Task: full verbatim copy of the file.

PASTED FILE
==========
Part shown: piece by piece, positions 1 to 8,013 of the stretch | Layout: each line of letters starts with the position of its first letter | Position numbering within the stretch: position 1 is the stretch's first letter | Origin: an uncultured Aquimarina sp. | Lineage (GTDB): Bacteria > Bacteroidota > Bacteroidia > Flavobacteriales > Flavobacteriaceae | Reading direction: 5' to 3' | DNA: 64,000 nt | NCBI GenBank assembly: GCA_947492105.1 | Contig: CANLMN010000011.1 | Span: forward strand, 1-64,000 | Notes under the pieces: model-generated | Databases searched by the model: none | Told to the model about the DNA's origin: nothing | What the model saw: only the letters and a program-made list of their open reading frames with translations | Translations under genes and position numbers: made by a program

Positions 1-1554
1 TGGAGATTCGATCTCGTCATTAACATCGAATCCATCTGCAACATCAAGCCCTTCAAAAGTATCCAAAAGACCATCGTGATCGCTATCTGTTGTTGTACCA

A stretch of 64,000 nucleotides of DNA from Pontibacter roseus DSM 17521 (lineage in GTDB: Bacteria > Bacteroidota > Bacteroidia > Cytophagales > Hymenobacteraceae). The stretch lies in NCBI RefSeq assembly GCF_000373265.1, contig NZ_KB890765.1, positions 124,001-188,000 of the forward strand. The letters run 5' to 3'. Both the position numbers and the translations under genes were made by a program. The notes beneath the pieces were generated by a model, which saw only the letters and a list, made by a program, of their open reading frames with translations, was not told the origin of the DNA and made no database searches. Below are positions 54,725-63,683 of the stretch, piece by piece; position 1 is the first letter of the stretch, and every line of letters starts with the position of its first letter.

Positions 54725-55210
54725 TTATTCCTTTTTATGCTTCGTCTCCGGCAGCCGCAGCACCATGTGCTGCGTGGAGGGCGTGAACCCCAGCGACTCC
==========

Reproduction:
Part shown: piece by piece, positions 1 to 8,013 of the stretch | Layout: each line of letters starts with the position of its first letter | Position numbering within the stretch: position 1 is the stretch's first letter | Origin: an uncultured Aquimarina sp. | Lineage (GTDB): Bacteria > Bacteroidota > Bacteroidia > Flavobacteriales > Flavobacteriaceae | Reading direction: 5' to 3' | DNA: 64,000 nt | NCBI GenBank assembly: GCA_947492105.1 | Contig: CANLMN010000011.1 | Span: forward strand, 1-64,000 | Notes under the pieces: model-generated | Databases searched by the model: none | Told to the model about the DNA's origin: nothing | What the model saw: only the letters and a program-made list of their open reading frames with translations | Translations under genes and position numbers: made by a program

Positions 1-1554
1 TGGAGATTCGATCTCGTCATTAACATCGAATCCATCTGCAACATCAAGCCCTTCAAAAGTATCCAAAAGACCATCGTGATCGCTATCTGTTGTTGTACCA

A stretch of 64,000 nucleotides of DNA from Pontibacter roseus DSM 17521 (lineage in GTDB: Bacteria > Bacteroidota > Bacteroidia > Cytophagales > Hymenobacteraceae). The stretch lies in NCBI RefSeq assembly GCF_000373265.1, contig NZ_KB890765.1, positions 124,001-188,000 of the forward strand. The letters run 5' to 3'. Both the position numbers and the translations under genes were made by a program. The notes beneath the pieces were generated by a model, which saw only the letters and a list, made by a program, of their open reading frames with translations, was not told the origin of the DNA and made no database searches. Below are positions 54,725-63,683 of the stretch, piece by piece; position 1 is the first letter of the stretch, and every line of letters starts with the position of its first letter.

Positions 54725-55210
54725 TTATTCCTTTTTATGCTTCGTCTCCGGCAGCCGCAGCACCATGTGCTGCGTGGAGGGCGTGAACCCCAGCGACTCC